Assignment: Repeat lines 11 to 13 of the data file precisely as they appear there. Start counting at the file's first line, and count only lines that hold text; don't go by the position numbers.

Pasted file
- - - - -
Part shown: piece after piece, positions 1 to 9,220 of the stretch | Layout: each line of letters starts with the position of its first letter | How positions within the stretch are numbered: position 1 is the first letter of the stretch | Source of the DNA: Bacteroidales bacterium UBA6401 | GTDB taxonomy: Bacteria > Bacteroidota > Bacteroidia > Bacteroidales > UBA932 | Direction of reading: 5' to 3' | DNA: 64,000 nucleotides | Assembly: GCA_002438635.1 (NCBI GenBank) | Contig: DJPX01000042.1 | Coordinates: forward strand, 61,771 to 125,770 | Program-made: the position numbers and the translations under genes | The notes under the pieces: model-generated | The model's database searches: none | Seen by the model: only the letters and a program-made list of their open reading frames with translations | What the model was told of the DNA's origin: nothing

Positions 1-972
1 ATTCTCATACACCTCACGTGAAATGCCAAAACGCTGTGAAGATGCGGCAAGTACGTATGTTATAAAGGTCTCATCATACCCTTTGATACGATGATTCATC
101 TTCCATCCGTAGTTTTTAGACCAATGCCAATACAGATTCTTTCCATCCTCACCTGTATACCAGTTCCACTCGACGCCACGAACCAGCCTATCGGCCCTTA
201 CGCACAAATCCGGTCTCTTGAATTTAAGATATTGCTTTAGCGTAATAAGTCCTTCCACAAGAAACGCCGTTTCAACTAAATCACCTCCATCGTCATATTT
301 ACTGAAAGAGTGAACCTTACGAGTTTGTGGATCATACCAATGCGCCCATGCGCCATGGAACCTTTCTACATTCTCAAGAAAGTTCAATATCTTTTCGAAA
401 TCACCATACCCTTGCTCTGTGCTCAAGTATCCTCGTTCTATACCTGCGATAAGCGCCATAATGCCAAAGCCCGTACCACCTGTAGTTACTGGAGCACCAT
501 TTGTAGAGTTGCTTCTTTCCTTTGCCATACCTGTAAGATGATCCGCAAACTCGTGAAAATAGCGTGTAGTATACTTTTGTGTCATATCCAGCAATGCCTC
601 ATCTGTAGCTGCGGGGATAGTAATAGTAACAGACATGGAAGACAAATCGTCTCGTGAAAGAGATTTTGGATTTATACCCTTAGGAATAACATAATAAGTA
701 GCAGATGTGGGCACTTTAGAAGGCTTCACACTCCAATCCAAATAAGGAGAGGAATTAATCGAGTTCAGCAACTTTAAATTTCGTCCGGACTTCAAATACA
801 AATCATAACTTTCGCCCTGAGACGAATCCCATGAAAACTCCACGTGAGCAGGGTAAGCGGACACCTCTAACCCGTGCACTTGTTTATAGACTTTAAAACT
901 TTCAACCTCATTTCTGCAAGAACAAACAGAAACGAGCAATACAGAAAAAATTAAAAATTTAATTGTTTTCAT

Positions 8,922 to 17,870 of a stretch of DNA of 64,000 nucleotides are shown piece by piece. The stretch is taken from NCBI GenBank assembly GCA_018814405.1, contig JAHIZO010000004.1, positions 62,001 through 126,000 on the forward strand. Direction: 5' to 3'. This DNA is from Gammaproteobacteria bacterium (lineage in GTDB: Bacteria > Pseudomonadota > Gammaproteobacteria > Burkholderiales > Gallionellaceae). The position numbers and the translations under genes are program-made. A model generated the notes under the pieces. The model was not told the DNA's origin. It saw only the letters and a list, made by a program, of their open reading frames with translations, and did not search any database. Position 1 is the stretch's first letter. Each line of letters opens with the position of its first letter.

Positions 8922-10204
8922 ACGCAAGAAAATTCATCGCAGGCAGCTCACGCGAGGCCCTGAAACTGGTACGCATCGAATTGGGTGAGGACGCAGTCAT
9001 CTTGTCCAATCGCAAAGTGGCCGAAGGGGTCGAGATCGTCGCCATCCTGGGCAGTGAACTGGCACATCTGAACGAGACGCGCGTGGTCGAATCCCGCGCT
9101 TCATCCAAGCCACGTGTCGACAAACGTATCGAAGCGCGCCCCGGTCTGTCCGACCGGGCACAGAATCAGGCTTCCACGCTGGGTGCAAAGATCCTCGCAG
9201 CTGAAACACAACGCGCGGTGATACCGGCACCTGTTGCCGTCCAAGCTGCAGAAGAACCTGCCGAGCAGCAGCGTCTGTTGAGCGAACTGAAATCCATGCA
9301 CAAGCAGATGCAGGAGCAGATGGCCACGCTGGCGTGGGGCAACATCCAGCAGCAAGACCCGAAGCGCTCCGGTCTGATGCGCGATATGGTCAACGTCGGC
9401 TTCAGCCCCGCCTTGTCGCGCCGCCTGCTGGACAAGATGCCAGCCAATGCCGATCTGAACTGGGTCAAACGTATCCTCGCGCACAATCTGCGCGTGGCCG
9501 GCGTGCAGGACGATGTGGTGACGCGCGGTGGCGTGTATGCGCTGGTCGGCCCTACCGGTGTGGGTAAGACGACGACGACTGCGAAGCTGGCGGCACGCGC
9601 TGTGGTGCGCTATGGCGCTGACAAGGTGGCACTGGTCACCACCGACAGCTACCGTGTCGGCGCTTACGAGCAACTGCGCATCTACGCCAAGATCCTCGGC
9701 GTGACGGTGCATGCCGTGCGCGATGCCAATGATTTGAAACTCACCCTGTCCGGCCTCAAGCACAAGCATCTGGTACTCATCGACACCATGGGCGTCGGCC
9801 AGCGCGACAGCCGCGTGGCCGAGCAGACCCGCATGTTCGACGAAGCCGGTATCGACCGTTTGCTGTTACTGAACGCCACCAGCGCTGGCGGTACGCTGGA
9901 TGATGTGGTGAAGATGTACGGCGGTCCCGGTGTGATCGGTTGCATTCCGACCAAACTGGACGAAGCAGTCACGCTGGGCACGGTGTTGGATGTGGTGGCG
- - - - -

801 AATCATAACTTTCGCCCTGAGACGAATCCCATGAAAACTCCACGTGAGCAGGGTAAGCGGACACCTCTAACCCGTGCACTTGTTTATAGACTTTAAAACT
901 TTCAACCTCATTTCTGCAAGAACAAACAGAAACGAGCAATACAGAAAAAATTAAAAATTTAATTGTTTTCAT

Positions 8,922 to 17,870 of a stretch of DNA of 64,000 nucleotides are shown piece by piece. The stretch is taken from NCBI GenBank assembly GCA_018814405.1, contig JAHIZO010000004.1, positions 62,001 through 126,000 on the forward strand. Direction: 5' to 3'. This DNA is from Gammaproteobacteria bacterium (lineage in GTDB: Bacteria > Pseudomonadota > Gammaproteobacteria > Burkholderiales > Gallionellaceae). The position numbers and the translations under genes are program-made. A model generated the notes under the pieces. The model was not told the DNA's origin. It saw only the letters and a list, made by a program, of their open reading frames with translations, and did not search any database. Position 1 is the stretch's first letter. Each line of letters opens with the position of its first letter.